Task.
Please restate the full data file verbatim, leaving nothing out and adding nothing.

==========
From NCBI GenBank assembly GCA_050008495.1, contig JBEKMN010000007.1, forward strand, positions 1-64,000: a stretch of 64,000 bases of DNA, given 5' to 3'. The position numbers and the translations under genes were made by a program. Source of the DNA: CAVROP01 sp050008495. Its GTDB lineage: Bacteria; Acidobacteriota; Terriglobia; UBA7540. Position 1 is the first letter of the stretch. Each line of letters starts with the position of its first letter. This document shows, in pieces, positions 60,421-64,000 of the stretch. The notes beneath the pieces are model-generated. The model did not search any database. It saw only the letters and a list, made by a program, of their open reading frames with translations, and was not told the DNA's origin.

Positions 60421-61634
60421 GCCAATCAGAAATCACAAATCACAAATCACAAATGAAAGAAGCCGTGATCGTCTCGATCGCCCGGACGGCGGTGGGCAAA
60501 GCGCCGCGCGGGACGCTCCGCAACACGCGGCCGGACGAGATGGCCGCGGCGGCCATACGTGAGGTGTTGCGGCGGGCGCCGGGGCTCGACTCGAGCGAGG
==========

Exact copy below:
From NCBI GenBank assembly GCA_050008495.1, contig JBEKMN010000007.1, forward strand, positions 1-64,000: a stretch of 64,000 bases of DNA, given 5' to 3'. The position numbers and the translations under genes were made by a program. Source of the DNA: CAVROP01 sp050008495. Its GTDB lineage: Bacteria; Acidobacteriota; Terriglobia; UBA7540. Position 1 is the first letter of the stretch. Each line of letters starts with the position of its first letter. This document shows, in pieces, positions 60,421-64,000 of the stretch. The notes beneath the pieces are model-generated. The model did not search any database. It saw only the letters and a list, made by a program, of their open reading frames with translations, and was not told the DNA's origin.

Positions 60421-61634
60421 GCCAATCAGAAATCACAAATCACAAATCACAAATGAAAGAAGCCGTGATCGTCTCGATCGCCCGGACGGCGGTGGGCAAA
60501 GCGCCGCGCGGGACGCTCCGCAACACGCGGCCGGACGAGATGGCCGCGGCGGCCATACGTGAGGTGTTGCGGCGGGCGCCGGGGCTCGACTCGAGCGAGG